“Touching the void,” by Joe Simpson
Chapter 4 – “On the edge.”
- The chapter title, “On the edge,” works as a pun as the chapter heavily revolves around Joe and Simon putting themselves in danger in order to progress in their ascent up the side of the mountain. During the initial stages of the chapter, Joe visualises ideas of potential disasters when the two men are attempting to scale, Siula Grande.
“There was no question about traversing lower down on the East face, for this was a continuous series of large flutings running down over the clouds which had closed over the void again several hundred feet below us.”
These first lines of the chapter, immediately give the image of crossing a barrier into new territory and potentially, into the unknown. The words “closed over the void,” gives me the image of a door closing behind Simon and Joe, blocking them off from the lower part of Siula Grande and the rest of the world. “On the edge,” could refer to the crossing this sort of line and moving into this new, foreign area. The men are at the beginning or, ‘on the edge,’ of a new part of their endearing adventure. Further into the chapter, the men are presented with a new set of challenges to face and overcome, proving difficult for the two of them, further being emphasised by Joe’s use of rather profound language. One of the major obstacles Joe and Simon have overcome is traversing along a particularly tricky ridgeline with the ever present risk of falling leading to a rather unpleasant death. This is the first example of the pun, “On the edge,” coming into play. ‘On the edge,’ so far as I can see it, could be interpreted two different ways. Firstly, the men are literally on the edge of a massive ridgeline on the East face of Siula Grande. Secondly, the mental stress of the climb will make the men very aware and anxious of what’s going on around them. This makes them seem very ‘on edge.’ This state of being on edge is shown more throughout the rest of the chapter meaning the title really does it’s job in summarising this part of the story.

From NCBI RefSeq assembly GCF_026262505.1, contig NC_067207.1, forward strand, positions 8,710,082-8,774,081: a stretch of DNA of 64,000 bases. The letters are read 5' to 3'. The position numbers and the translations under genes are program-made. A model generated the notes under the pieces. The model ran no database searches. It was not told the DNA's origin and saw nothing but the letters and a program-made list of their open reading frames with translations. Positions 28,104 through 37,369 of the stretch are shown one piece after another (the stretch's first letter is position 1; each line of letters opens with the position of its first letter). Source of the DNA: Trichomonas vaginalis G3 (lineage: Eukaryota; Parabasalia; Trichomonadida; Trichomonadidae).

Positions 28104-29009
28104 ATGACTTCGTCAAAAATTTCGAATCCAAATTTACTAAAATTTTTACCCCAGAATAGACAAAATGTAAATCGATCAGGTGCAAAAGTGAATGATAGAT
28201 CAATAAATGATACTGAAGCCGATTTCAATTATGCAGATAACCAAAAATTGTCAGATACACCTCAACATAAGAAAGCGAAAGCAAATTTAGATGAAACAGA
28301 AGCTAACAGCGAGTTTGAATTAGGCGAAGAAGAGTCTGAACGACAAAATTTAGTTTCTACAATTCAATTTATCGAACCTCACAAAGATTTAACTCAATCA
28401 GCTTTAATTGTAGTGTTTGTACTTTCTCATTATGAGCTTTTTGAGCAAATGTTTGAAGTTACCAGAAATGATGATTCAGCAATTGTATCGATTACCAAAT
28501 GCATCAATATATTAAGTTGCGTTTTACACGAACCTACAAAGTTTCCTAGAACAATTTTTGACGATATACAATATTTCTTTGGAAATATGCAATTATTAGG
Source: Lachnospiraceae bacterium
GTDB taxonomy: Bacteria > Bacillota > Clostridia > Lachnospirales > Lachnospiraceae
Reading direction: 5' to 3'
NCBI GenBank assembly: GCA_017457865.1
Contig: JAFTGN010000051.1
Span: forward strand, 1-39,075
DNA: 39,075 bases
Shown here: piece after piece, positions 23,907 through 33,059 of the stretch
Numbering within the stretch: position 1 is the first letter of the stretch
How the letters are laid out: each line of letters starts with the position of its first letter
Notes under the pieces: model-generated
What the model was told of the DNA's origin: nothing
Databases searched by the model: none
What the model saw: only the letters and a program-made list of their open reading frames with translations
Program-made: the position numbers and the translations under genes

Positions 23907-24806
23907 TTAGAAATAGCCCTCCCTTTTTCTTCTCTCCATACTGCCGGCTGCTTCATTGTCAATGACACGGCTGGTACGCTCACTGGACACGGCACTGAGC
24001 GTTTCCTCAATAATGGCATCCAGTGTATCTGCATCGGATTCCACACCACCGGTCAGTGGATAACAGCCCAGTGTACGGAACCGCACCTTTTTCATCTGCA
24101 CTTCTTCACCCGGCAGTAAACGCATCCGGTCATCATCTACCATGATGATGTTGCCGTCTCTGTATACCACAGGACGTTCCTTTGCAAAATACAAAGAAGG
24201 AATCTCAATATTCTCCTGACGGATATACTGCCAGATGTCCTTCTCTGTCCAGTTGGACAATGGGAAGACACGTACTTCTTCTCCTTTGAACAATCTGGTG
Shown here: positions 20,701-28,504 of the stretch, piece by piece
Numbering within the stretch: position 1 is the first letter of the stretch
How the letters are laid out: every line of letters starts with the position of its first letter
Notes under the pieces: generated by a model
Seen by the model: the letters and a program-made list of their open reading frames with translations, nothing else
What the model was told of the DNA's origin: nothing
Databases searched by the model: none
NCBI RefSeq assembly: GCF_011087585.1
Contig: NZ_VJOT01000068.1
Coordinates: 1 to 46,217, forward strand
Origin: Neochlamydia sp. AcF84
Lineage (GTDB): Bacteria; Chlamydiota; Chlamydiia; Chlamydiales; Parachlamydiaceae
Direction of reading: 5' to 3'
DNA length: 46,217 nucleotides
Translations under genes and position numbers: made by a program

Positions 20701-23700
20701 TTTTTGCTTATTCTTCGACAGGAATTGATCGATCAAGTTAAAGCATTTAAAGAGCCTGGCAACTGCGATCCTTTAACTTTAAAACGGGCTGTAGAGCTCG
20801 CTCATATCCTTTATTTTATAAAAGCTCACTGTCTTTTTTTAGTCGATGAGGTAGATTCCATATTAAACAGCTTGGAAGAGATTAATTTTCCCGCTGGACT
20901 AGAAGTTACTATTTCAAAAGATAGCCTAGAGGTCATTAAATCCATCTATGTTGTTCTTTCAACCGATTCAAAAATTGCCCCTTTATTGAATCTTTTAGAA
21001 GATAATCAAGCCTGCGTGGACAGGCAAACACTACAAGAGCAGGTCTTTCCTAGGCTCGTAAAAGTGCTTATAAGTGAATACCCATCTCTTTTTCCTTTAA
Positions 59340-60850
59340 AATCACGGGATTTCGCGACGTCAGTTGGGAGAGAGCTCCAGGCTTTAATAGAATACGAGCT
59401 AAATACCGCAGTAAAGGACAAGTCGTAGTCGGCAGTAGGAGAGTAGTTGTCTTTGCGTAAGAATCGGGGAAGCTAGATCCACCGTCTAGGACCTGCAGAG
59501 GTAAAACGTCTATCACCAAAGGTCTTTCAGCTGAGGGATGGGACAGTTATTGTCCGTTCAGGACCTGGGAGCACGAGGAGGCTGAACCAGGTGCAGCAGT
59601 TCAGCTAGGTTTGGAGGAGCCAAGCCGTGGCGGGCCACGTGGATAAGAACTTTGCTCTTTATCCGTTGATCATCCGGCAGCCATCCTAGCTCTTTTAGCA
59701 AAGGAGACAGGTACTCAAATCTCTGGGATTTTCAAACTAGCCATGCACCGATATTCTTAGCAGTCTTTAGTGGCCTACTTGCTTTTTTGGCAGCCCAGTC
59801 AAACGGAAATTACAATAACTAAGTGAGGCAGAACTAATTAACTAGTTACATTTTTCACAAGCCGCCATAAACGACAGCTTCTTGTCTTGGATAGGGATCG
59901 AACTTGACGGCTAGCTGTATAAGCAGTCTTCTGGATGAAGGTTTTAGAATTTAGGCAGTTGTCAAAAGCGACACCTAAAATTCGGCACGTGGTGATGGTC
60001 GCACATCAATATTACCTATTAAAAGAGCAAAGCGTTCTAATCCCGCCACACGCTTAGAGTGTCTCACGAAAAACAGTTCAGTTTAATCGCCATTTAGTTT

- Imagery is an important language technique used throughout, “Touching the void,” as it puts the reader in the narrator’s (Joe’s) shoes, and gives an idea of Joes interpretation of the situations himself and Simon end up in. Imagery is also used to create tension. Because we as the reader are only getting an idea of what’s happening from Joe’s perspective, we can never be sure of how Simon feels or what’s he’s seeing when he and Joe are seperated. In the beginning of the chapter Joe is following Simon across a ridgeline at a distance of about 150 feet. Joe is pondering ways in which he and Simon could injure or even kill themselves on the ridge, and how he might be able to save them both from falling to their untimely deaths.